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Common Conditions We Treat:
Sever’s Disease
Refers to pain on the growing portion of a child’s heel. Orthotic therapy and stretching alleviates your child’s symptoms.
Osgood Schlatter Disease
Pain felt low in the knee, involving poor hip and foot control. Stretching, strengthening, strapping and orthotic therapy limit pain.
Intoed Gait
Often termed “pigeon toed”, this condition can stem from the foot, leg or hip and treatment is targeted accordingly.
Hypermobility/Hypotonia
Excessive flexibility “double jointed” or a lack of muscle strength can create significant functional challenges that our podiatrists can treat.
Autism
Often associated with increased spatial awareness, instability and awkward gait, improving function assists them with activities of daily living.
Congenital/Developmental Hip Dysplasia
In its mild forms it is often left to self-resolve however treatment can reduce tripping and intoed walking.
Tibial Torsion
Describes a ‘twisted’ tibia causing an in-toed or out-toed gait. Tripping, falling and awkward gait can be managed or corrected.
Calcaneal Valgus
An inward collapse of the heel bone causing excessively flat feet which can cause pain and delay functional development.
Metatarsus Adductus
An inward curvature of the forefoot and toes creating intoed gait. Early serial casting and orthoses effectively improve alignment.
W Sitting
Children often sit with their knees out front and feet behind them. Causative factors are important to address early.
Late Walking
Occurs for several reasons including an excessive flat foot, hypermobility or more serious conditions. Assessment helps identify the causative factors.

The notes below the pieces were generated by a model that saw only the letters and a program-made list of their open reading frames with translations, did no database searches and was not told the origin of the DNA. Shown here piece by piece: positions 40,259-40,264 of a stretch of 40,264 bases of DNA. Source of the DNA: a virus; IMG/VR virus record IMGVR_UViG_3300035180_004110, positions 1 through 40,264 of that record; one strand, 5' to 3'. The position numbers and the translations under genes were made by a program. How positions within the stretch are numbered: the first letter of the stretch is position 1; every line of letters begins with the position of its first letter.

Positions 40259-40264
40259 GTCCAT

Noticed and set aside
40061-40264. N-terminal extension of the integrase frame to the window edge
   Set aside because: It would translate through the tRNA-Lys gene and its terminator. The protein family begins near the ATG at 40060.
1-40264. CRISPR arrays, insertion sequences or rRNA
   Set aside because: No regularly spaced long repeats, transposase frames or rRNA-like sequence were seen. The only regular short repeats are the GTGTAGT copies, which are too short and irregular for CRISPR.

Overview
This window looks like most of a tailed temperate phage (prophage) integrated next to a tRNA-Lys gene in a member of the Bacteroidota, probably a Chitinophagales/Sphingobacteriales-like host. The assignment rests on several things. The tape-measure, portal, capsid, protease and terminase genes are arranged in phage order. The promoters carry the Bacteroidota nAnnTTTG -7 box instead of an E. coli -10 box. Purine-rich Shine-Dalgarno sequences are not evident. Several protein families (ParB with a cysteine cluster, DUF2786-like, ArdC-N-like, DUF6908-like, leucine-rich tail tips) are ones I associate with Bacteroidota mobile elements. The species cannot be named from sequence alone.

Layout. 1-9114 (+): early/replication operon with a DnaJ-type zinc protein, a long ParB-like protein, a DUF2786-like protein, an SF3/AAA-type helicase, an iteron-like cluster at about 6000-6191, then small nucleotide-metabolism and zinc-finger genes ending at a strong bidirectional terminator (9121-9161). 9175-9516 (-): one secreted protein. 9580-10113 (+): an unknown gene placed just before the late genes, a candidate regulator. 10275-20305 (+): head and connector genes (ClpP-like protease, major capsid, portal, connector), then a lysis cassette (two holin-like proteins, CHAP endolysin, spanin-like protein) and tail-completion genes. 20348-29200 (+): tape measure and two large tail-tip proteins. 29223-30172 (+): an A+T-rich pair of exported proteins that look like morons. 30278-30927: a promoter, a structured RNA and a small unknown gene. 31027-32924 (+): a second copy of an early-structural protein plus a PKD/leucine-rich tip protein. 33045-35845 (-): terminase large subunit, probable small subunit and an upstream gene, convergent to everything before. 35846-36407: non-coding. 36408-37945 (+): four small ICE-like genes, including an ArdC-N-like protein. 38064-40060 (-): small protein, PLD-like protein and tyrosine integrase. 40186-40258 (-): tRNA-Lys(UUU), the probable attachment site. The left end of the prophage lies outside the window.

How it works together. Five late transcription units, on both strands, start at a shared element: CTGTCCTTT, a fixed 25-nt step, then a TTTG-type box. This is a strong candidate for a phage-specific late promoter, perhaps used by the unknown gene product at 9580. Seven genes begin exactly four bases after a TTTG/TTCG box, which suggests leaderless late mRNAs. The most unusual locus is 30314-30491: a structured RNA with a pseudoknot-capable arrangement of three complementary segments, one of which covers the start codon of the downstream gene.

Growing Pains
Your child need not suffer “growing pains” nor should parents feel helpless. Podiatric treatment is an effective solution.
Frequently Asked Questions:
How can a podiatrist help a child with autism?

Children diagnosed with autism have a high rate of comorbidity (conditions or diseases stemming from an existing condition) and many of these related conditions jeopardise the way children living with autism walk, run and play. 

Why is being pigeon toed a problem?

A child who walks intoed is susceptible to acute injury from tripping, and chronic injury through poor function. Both of these, coupled with the aesthetics of intoe walking, can affect self esteem. 

My child has growing pains, is there anything I can do?

Sore legs happen with growing children, but shouldn’t last for long periods. Previously thought to be growth-related, it is now understood to involve biomechanical factors which can be addressed and treated.

How early should I take my child to a podiatrist?

The earlier the better. In fact, many conditions are better managed prior to your child walking.

Do I need a referral?

No. Seeing our podiatrists does not require a specific referral. However, on occasion you may be referred under a Chronic Disease Management plan (EPC) which you will need to provide at the time of consultation. Referral from your doctor or specialist is also needed to allow us to fully understand your needs. It is important to understand that your EPC will not cover all of your consultation costs.

How do I pay for my consultation?

Payment is required at the completion of your consultation. We provide both hicaps for your private health fund needs, and we have eftpos facilities to enable this.

I have NDIS funding, can I still make an appointment?

Yes, we have many NDIS patients of various ages and complaints. It is important to understand that we cannot see you without you firstly providing both your current NDIS plan and undertaking a service agreement.

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